At the time of purchase, Cosma said it planned to bring nearly 600 jobs to the facility with an investment of more than $160 million over two or three years.

“Magna-Cosma is a company that has grown considerably in last three to four years and has done a good job securing business with automakers around the world. They’ve done well in Michigan, too,” Karl Dehn, president and CEO of Battle Creek Unlimited, told MiBiz at the time. “We anticipate the company is going to be a top-tier wage provider with high-quality jobs that require considerable skill.”

But it is not just legacy industries like automotive manufacturing that are experiencing growth and expansion. Michigan, long ago dubbed the “Third Coast” by craft beer aficionados, is seeing significant growth from two of the state’s premier breweries, as well as a handful of new upstarts.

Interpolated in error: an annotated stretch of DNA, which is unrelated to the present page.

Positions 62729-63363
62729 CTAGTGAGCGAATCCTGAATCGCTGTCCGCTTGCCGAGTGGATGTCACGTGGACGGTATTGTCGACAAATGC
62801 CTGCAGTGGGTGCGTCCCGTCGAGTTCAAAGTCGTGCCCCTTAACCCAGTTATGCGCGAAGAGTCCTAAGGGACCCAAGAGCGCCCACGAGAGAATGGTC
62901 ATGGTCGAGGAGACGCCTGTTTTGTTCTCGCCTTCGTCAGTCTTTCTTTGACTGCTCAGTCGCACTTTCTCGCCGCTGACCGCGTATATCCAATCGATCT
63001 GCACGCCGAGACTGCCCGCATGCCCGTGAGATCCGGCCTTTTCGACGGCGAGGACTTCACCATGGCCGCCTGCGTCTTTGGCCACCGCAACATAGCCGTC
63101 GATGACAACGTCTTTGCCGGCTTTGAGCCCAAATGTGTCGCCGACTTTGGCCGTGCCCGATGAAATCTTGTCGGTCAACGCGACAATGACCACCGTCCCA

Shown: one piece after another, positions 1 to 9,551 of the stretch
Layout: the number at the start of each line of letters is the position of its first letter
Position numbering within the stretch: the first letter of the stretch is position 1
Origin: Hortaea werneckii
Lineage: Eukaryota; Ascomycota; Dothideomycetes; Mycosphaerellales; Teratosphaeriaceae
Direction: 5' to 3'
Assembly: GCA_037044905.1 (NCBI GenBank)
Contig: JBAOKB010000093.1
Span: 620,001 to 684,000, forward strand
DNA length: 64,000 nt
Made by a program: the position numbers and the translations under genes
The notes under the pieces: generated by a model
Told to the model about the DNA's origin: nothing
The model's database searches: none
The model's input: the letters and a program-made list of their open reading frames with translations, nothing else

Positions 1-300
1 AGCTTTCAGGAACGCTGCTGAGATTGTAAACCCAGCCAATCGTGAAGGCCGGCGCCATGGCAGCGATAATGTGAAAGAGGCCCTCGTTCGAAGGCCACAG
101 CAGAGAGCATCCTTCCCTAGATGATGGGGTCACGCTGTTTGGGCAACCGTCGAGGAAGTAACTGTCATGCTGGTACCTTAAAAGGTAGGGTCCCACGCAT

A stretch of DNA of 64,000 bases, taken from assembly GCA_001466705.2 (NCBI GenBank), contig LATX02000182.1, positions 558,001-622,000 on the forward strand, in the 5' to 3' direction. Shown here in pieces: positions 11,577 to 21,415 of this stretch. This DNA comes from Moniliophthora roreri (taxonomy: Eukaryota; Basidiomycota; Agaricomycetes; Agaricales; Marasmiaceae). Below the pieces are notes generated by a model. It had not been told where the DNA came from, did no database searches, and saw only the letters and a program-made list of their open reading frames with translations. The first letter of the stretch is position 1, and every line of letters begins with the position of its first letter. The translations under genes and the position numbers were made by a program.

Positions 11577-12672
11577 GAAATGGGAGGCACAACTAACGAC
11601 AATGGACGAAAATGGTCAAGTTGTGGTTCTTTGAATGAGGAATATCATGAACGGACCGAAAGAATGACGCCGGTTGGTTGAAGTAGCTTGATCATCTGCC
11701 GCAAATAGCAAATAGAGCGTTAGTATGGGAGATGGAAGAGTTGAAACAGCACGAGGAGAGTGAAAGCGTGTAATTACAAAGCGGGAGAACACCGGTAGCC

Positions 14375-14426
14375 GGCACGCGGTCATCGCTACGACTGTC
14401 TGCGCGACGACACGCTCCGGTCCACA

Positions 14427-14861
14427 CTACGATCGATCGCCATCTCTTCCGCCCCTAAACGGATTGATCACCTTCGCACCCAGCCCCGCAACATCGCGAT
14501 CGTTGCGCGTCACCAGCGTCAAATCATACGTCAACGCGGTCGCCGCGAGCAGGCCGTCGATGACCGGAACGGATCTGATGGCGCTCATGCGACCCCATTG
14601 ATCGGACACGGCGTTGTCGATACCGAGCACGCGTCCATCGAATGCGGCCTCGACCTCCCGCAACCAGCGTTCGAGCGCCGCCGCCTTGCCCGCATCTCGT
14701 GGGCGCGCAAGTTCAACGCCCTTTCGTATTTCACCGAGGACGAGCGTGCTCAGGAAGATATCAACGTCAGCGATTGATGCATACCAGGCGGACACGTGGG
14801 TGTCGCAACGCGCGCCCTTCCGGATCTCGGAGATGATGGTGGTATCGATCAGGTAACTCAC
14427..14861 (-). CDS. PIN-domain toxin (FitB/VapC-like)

Bell’s Brewery Inc., and Arcadia Brewing Co., based in Galesburg and Battle Creek, respectively, each have expansion plans underway.

Bell’s, the original craft brewer in Michigan since the mid-1980s and the seventh largest craft brewer in the United States, according to the Brewers Association, in 2011 completed a $3 million renovation and expansion on the Eccentric Cafe brewpub located just outside of downtown Kalamazoo.

The company has now turned its attention to a $12 million expansion of its production facilities in Comstock Township just east of Kalamazoo, where the company plans to add an additional 12,000 square feet for new equipment, including a canning line.